A Sketchy DNA Testing Service Said Dogs Had First Nations Ancestry
Are Canadians using this DNA laboratory to claim First Nations tax exemptions?
A DNA laboratory that claims to test for Indigenous ancestry has been accused of potentially scamming consumers by producing dubious results, and contributing to a suspected tax scam involving claims of Indigenous status.
A CBC News report Monday revealed the Toronto-based company, Viaguard Accu-Metrics, produced bizarre ancestry results for at least a handful of customers—some of whom weren’t even human. Saliva from pet dogs and non-Indigenous people returned impossible percentages of First Nations DNA, raising questions about a possible scam.
According to the CBC, customers are using Viaguard Accu-Metrics’ results to obtain cards that resemble official Certificates of Indian Status—but are not actually recognized by the government—from a third-party organization. Reportedly, some customers are using these cards to obtain retail tax exemptions designed for Indigenous Peoples that they are not entitled to under the law.
Louis Côté, a resident of Quebec, submitted three oral swabs to Viaguard: Two from himself (under different names), and one from Snoopy, his chihuahua (using his adopted son’s name). The tests returned identical results.
Both Côté and Snoopy, according to “unique genetic markers,” were each 12 percent Abenaki and eight percent Mohawk. “I heard some things that were not straight with these tests,” Côté told CBC News. Another Quebec resident, Daniel Brabant, sent DNA samples of his pet dog Mollie to Viagard for testing and was told that his pooch had five percent Indigenous genetic heritage.
Viaguard’s website used to have a page that detailed its “variety of DNA tests for First Nation, Métis and Native Americans […] based on a sample comparison to a proven member of the group, which identifies specific tribal linkage.” It’s unclear when the page was removed, but it was online as of November last year.
Viaguard is reportedly connected to the Confederation of Aboriginal People of Canada (CAPC), a group that claims to represent “off-reserve Indigenous people,” but isn’t recognized by the Assembly of First Nations or Canada’s government. For a $250 fee, CAPC collects DNA from people and delivers the swabs to Viaguard to be tested. If First Nations ancestry is “detected,” CAPC offers members a card that resembles an official Certificate of Indian Status, but does not confer any status under the law, for an additional $80.
Côté says he learned about the laboratory while working with CAPC. According to CBC News, a number of CAPC's members aren't part of any First Nations community and don't have Canadian government-issued Indian status. CAPC members rely on the results of DNA testing for proof of their Indigenous ancestry.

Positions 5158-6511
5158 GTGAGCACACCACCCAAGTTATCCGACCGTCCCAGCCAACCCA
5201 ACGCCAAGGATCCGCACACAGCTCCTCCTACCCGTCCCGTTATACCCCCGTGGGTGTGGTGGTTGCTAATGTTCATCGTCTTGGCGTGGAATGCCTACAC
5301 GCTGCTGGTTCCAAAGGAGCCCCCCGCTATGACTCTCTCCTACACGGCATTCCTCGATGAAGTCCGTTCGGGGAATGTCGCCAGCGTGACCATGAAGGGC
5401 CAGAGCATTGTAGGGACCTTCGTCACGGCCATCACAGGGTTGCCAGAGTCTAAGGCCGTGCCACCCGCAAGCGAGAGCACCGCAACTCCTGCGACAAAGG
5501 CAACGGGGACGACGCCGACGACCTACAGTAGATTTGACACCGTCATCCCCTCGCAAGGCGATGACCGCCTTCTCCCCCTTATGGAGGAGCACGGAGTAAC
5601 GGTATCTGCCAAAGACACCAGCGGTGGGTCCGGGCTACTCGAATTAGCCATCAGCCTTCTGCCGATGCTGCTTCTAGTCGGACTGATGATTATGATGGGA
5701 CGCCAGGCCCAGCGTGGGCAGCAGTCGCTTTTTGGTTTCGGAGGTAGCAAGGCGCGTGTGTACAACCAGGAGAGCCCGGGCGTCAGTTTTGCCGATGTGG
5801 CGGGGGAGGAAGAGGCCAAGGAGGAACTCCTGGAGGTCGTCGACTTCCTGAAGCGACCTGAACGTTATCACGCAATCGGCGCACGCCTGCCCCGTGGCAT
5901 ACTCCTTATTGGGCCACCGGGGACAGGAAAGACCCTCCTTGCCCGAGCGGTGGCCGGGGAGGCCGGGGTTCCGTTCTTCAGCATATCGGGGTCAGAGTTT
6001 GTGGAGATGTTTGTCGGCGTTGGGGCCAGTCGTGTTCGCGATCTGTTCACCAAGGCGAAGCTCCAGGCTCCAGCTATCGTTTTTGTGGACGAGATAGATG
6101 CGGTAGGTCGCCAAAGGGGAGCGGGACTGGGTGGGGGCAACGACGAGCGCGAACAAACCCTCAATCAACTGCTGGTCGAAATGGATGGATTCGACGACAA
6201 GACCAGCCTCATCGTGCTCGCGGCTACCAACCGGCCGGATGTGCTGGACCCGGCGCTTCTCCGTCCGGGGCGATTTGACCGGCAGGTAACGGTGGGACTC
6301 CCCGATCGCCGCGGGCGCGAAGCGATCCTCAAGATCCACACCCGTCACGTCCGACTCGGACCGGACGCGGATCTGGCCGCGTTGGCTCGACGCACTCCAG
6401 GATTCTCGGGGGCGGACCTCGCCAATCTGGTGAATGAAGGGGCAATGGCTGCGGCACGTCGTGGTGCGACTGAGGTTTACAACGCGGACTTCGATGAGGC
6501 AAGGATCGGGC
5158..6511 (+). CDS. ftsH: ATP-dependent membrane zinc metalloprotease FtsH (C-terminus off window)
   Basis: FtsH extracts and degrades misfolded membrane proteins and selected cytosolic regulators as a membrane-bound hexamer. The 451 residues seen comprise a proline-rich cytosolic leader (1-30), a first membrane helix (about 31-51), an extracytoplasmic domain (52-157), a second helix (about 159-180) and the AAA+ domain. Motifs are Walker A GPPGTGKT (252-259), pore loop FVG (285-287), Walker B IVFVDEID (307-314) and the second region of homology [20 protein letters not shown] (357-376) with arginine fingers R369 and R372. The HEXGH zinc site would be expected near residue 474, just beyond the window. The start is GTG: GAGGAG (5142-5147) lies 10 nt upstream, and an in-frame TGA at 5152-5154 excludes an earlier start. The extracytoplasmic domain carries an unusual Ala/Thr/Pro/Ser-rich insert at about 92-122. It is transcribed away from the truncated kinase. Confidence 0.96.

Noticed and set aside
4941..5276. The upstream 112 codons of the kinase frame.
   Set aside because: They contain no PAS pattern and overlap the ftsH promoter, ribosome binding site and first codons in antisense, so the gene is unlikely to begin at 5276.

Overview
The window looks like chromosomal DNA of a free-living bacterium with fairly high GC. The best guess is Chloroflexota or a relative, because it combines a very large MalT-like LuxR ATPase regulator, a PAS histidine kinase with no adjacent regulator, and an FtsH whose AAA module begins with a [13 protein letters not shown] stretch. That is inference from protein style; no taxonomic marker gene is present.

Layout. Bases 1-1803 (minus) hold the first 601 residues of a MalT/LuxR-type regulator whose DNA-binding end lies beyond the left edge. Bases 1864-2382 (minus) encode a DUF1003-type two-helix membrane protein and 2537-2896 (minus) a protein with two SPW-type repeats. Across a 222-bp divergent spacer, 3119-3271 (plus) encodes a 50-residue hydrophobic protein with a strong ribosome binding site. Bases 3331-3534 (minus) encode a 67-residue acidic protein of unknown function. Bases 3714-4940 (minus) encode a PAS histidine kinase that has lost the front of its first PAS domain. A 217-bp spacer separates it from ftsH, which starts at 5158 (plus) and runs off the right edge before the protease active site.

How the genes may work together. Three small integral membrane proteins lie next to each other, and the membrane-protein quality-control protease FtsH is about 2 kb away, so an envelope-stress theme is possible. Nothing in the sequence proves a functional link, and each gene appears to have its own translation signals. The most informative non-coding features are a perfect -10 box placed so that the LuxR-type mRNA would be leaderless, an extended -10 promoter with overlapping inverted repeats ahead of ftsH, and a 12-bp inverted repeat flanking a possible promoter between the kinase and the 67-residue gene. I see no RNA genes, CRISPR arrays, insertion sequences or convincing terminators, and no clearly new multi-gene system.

CBC News also tested the DNA of three employees who were not aware of any genetic connection to Indigenous Peoples in North America. Each of them, according to Viaguard, possessed 20 percent First Nations DNA (containing the same admixture as Côté’s results). Meanwhile, swabs sent to 23andMe, a popular genetic ancestry service, produced zero Indigenous DNA.
Scholars consulted by CBC News were skeptical of Viaguard’s services. Indeed, many genetic experts agree that consumer DNA tests can’t reliably say that someone belongs to one Indigenous group or another. As University of Alberta professor Kim Tallbear has previously pointed out, Indigenous identity is more complex than a number.
“Being a Native American isn’t just about having an ancestor among those founding populations,” Tallbear said in a 2016 interview with PRI.
“It’s not just a matter of what you claim, but it's a matter of who claims you,” Tallbear added. “And if no indigenous community claims you, it’s a little bit presumptuous to be running around saying 'I am, therefore, Native American.'”
In Montreal, Mohawk police—called the Kahnawake Mohawk Peacekeepers—are now seizing CAPC cards from people using them to claim tax exemptions, according to CBC News. The Canadian government doesn’t consider DNA results proof of Indian status. Instead, a person must show that an immediate ancestor was recognized as Indigenous in historical government or band records.
When questioned by CBC News, Viaguard blamed the dubious results on sample contamination.
“Samples submitted in this matter may be useful from an informational perspective but do not meet standards of forensic scientific validity required for a legal test nor are they intended to unless collected appropriately,” the spokesperson added.
Viaguard did not respond to Motherboard’s question about claims that it falsified results.